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The North Wind

The North Wind

The North Wind

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Katarina Rothhorn
Katarina Rothhorn
Features Writer

The first message I ever sent from my Northern Michigan University sanctioned email was to the editor-in-chief of the North Wind asking if there was any way I could join the staff. Classes hadn't even...

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The North Wind is an independent student publication serving the Northern Michigan University community. It is partially funded by the Student Activity Fee. The North Wind digital paper is published daily during the fall and winter semesters except on university holidays and during exam weeks. The North Wind Board of Directors is composed of representatives of the student body, faculty, administration and area media.

Students protest against Israel-Hamas war with campus encampment
Students protest against Israel-Hamas war with campus encampment
Dallas Wiertella April 30, 2024

E-cig policy still unclear on campus

Since Michigan’s indoor smoking ban was implemented last year, smokers have increasingly turned to electronic cigarettes to get their nicotine buzz indoors. While electronic cigarettes are allowed in most bars and restaurants, NMU currently has no policy either way on the cigarette substitute.

Electronic cigarettes are shaped like regular cigarettes and consist of a small rechargeable heating unit and a dose of liquid nicotine. The nicotine is heated into a vapor and then inhaled by the smoker, simulating a real cigarette, but without tobacco.

The product is marketed as emitting no harmful secondhand smoke, but questions have been raised as to whether electronic cigarettes are safe for consumption. In September of 2010, the FDA issued warning letters to five distributors of electronic cigarettes for “unsubstantiated claims and poor manufacturing practices.”

FDA regulations are important in determining whether or not a product is safe, said Sarah Derwin, a health educator at the Marquette County Health Department.

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“Everybody in the health field is taking a stand back from electronic cigarettes because they are not regulated by the FDA,” Derwin said.

Derwin said that one of the misconceptions about electronic cigarettes is that they should be used as a method to quit smoking. Because they recreate the smoking experience, it could be difficult for smokers to break their addiction, she said.

“One of my concerns is that it looks like a cigarette and feels like a cigarette. It could be easy to relapse and start smoking again,” Derwin said.

While there appears to be no harmful secondhand smoke emitted by electronic cigarettes, more information needs to be presented  before the product can be deemed safe for use, Derwin said.

“If someone asked me if it was safe, I would have to say no. There’s just not enough information yet,” she said.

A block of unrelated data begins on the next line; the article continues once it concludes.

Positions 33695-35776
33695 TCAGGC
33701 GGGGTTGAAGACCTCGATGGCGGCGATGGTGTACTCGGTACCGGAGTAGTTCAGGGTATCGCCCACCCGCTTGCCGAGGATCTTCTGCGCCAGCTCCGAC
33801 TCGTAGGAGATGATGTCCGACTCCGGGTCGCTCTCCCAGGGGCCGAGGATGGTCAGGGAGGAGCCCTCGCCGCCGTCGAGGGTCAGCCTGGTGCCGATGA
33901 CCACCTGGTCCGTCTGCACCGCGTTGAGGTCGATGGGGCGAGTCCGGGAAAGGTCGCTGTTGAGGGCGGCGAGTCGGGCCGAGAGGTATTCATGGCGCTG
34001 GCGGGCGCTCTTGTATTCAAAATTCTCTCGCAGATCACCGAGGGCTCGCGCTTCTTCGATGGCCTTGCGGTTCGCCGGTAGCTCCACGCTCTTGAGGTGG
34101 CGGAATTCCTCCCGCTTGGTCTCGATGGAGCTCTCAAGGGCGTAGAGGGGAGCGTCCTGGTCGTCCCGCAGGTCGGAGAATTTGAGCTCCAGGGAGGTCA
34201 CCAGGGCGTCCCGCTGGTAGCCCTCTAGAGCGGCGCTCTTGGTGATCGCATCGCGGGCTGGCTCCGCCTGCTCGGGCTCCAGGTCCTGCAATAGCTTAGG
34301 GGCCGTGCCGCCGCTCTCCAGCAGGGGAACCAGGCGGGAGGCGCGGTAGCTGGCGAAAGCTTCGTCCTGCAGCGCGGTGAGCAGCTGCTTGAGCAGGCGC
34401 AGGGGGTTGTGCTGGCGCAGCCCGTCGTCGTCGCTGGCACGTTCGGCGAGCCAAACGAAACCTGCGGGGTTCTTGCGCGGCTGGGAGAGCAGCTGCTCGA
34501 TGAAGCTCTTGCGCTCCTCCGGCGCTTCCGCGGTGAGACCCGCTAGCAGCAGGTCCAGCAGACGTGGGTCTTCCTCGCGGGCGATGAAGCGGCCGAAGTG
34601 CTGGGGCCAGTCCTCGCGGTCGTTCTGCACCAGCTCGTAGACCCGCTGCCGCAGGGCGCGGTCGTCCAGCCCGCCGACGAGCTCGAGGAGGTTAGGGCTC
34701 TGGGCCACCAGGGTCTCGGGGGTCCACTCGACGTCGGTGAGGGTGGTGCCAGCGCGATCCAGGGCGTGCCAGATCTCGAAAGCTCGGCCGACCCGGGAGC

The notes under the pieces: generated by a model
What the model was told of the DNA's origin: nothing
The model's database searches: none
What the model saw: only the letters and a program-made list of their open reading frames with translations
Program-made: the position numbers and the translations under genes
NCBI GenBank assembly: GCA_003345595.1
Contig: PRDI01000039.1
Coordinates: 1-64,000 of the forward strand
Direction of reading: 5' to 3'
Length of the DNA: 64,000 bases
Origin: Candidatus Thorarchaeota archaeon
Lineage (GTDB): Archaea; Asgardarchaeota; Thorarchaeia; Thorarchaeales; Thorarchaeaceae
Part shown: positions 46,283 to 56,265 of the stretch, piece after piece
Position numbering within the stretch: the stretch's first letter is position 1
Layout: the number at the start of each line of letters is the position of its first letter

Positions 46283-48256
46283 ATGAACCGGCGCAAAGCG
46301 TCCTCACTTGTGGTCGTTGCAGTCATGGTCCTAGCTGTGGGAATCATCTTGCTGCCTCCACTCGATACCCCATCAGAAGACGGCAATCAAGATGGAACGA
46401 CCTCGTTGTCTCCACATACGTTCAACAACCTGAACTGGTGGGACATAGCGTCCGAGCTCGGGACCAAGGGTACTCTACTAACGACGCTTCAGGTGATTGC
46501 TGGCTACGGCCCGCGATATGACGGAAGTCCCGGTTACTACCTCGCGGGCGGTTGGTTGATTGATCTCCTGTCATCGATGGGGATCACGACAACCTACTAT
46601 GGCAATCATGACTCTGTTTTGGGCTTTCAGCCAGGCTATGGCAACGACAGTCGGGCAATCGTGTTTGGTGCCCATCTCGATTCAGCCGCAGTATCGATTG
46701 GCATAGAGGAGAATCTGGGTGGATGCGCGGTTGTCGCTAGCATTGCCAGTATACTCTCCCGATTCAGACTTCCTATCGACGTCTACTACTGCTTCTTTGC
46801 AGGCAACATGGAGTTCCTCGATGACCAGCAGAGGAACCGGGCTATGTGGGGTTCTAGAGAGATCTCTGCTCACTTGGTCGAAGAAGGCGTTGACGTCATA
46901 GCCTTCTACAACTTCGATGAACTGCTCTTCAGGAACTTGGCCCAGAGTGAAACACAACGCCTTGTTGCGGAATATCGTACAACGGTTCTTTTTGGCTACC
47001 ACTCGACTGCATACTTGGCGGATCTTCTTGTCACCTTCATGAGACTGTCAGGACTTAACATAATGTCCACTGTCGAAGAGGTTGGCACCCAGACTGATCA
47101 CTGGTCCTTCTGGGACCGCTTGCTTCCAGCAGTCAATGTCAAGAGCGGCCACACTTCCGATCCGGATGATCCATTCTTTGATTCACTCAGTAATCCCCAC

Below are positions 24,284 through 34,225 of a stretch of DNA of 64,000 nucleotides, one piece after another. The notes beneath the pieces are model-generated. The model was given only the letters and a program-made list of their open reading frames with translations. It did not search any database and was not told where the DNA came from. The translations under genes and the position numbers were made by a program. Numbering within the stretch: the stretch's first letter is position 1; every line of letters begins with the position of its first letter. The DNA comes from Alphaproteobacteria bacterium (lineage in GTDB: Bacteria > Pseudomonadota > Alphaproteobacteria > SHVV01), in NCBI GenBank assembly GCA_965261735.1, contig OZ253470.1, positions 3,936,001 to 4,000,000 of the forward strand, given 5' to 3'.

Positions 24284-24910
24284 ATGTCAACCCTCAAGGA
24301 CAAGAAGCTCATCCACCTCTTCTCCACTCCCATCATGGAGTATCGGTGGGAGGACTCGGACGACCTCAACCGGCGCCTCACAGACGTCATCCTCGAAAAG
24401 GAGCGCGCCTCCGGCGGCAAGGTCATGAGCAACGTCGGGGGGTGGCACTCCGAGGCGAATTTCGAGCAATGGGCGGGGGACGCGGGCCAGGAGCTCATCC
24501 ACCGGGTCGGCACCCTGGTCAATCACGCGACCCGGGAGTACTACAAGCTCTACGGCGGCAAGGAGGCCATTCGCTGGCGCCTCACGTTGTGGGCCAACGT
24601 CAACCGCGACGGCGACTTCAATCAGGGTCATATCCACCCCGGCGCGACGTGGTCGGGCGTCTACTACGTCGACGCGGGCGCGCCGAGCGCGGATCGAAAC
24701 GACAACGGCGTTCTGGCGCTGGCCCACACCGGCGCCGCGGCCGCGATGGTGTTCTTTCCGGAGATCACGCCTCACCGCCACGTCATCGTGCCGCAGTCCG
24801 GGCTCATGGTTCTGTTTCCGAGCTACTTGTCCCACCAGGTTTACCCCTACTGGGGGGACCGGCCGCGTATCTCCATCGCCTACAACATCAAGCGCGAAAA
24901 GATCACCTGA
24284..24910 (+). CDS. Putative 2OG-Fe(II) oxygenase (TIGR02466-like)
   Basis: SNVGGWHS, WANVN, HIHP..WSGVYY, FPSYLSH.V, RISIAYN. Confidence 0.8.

NMU is still undecided on whether or not to allow electronic cigarettes to be used in university buildings, said Jeff Korpi, the assistant director of housing and residence life. There is currently no precedent to look back on to decide either way, he said. The student code restricts tobacco use in university-owned buildings, but nothing is included in the student code about nicotine products.

“We’re surveying peer institutions to see what’s been done. We’re also talking to the president’s round table to get their input,” Korpi said.

Lee Laforge, the manager of Book World in Marquette, is one of the local distributors of electronic cigarettes. The product is marketed as emitting no harmful secondhand smoke, and while the appearance of someone smoking indoors may turn some heads, he has never heard of someone being told they couldn’t smoke one indoors.

“When I flew to Ireland, I was allowed to use it on the plane, as long as I didn’t puff too hard and blow out a lot of vapor,” Laforge said.

Book World, which includes a section in the store that sells tobacco products, was one of the first places in the area to offer electronic cigarettes. The store is based in Appleton, Wisc., another smoke-free state, and has been offering them for almost two years. Laforge, who has successfully quit smoking for over five months, stresses that electronic cigarettes should be used as a nicotine substitute, and not as a quit smoking aid.

“That was the worry, that people would think electronic cigarettes are a way to quit smoking. For a true smoker, (holding a cigarette) is addicting,” Laforge said.

Laforge, also an adjunct teacher at NMU, recommends that anyone truly interested in dropping the habit of smoking contact the health promotions department. However, for anyone simply looking for a healthier way to get nicotine, electronic cigarettes may be the answer, he said. Laforge has seen parents come into the store and buy electronic cigarettes for their kids as a way to steer them away from the harmful chemicals in cigarettes.

“It’s not a healthy solution, but it is healthier (than cigarettes). With an electronic cigarette you are inhaling chemicals, but compared to a cigarette with over 500 chemicals, it’s different,” Laforge said.

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